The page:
How to Help Your Kids Remember Math Formulas




Introduction: How to Help Your Kids Remember Math Formulas

My sister-in-law is a big supporter of Glenn Doman methods of teaching children and accelerating child’s brain development. You can find more info on internet about the methods.
I can only attest to the results:
At 8 months old her daughter was pointing at flash cards with words to identify what she wants to say. The set was limited to 10-15 words but this was helpful because she was communicating her needs and wants. At 3 years old she was sitting on her potty and reading books. Now, at 14 she fluently speaks 3 languages and is a straight A student at school.
What I learned from my sister-in-law is that you can teach a child something by simply putting the material in front of his or her eyes. This makes them remember. My sister-in-law used to glue the same math formula in every place of the house where my niece used to spend time. The math formulas and vocabulary words were in her bathroom, bedroom, in the dining room, above the TV, etc.
The walls and the doors were a mess covered with remnants of Scotch, old glue, pin holes – you name it.
My walls are pristine but I still attach formulas and vocabulary words to walls and doors. I do not use any of the permanent glueing materials, I use electrostatics. If you have ever owned static cling wall decals, or static cling stickers, or plastic film food wrap, such as Stretch-Tite, you would know what I am talking about.  Glueing by applying electrostatics does not leave any traces and holds very well for quite a long period of time.
1. Any regular plastic film (you can even cut a trash bag to rectangles of the size that you need, or you can take a plastic grocery bag and cut it – Target bags work the best)
2. Electrostatic generator. Van de Graaff or electronic one would do just fine.  I use electrostatic generators that come as toys, because they are portable, safe, and easy to use. The one on the pictures here is a Poly-Rollee toy, but you can use any electrostatic toy or a generator. Generators that are not made as toys can zap so be careful when handling them.
3. The printouts of math formulas that you want your kid to remember.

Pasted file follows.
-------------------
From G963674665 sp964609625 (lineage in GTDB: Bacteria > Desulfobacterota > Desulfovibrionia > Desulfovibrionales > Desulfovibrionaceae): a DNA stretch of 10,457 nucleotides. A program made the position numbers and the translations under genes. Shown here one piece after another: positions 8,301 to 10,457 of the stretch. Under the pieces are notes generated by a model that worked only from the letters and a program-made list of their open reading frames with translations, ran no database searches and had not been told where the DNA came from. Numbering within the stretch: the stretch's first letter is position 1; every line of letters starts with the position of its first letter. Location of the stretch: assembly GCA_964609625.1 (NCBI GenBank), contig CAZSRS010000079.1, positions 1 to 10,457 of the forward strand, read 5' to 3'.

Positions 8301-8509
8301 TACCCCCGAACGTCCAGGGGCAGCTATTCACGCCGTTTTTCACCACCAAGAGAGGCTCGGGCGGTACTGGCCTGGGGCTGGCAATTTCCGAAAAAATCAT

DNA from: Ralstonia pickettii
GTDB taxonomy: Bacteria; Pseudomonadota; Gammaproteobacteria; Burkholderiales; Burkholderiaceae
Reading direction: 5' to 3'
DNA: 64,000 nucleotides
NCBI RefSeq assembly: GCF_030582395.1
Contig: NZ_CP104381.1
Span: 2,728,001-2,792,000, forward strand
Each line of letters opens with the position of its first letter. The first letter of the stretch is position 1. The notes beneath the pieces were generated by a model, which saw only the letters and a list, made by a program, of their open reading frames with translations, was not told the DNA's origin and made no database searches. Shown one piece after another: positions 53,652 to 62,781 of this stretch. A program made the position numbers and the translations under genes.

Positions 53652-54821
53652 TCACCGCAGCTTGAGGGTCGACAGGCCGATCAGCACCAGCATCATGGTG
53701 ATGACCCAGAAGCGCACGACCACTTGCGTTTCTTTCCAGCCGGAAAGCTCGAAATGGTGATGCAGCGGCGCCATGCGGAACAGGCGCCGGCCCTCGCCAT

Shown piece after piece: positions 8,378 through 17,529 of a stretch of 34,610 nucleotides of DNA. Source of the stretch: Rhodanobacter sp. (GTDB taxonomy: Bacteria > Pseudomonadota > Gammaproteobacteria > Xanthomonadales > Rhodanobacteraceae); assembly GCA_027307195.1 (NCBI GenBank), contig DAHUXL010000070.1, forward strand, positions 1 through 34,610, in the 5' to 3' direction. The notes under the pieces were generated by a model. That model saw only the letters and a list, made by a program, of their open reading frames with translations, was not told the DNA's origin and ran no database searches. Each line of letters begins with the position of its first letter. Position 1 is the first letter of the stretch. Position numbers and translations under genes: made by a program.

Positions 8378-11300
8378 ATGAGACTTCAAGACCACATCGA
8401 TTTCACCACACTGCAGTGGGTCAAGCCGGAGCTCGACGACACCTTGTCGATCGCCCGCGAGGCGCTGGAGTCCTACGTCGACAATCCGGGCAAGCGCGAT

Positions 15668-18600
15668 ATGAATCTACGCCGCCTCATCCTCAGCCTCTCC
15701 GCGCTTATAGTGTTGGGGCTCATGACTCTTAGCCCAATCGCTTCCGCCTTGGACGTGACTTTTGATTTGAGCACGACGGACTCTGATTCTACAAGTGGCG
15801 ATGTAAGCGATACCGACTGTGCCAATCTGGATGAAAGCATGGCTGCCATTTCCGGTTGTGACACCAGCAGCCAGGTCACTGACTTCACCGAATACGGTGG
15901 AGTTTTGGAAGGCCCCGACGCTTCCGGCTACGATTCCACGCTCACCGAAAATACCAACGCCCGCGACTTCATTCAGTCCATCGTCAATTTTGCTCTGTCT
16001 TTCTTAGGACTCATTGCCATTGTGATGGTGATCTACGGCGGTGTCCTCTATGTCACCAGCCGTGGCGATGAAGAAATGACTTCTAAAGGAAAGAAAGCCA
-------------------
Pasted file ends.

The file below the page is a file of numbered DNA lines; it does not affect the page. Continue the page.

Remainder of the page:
Step 1:

This is just an empty wall.

Step 2:

Take a rectangular sheet of the cheapest plastic film you can find. The sheet has to be larger in size than the flash card that you want to glue to the wall. Mine is about 1" larger in each dimension than my paper.

All you have to do is to apply some static charge onto the film while you are holding it on the wall. I have a portable Van de Graaff with a roller that helps me charging.

Pardon me for the colors. I made pictures at home with my regular camera without flash, because of the glare on the film from the camera. So I had to adjust the contrast and colors. The wall is the correct color and so is the purple film, but my hand came out yellow :-).

Step 3:

Then you hold the flashcard over the film while you are charging the flashcard with static charge.

Step 4:

The flashcard affixed to the wall this way usually holds for a week or so without adding any extra charge to it.
We do not need it for that long. For my kids it is about 3 days or so to just get familiar with the formulas and to remember them.
But I put up the formulas everywhere they spend time.

Glenn Doman methods really work!

Be the First to Share


    • Explore Science Challenge

      Explore Science Challenge
    • Make it Real Student Design Challenge #3

      Make it Real Student Design Challenge #3
    • Barbecue Speed Challenge

      Barbecue Speed Challenge



    8 years ago on Introduction

    Good idea, but not for this formula, The student should learn the method ( common denominator ) and they can figure out this formula ( and more ) any time they need it.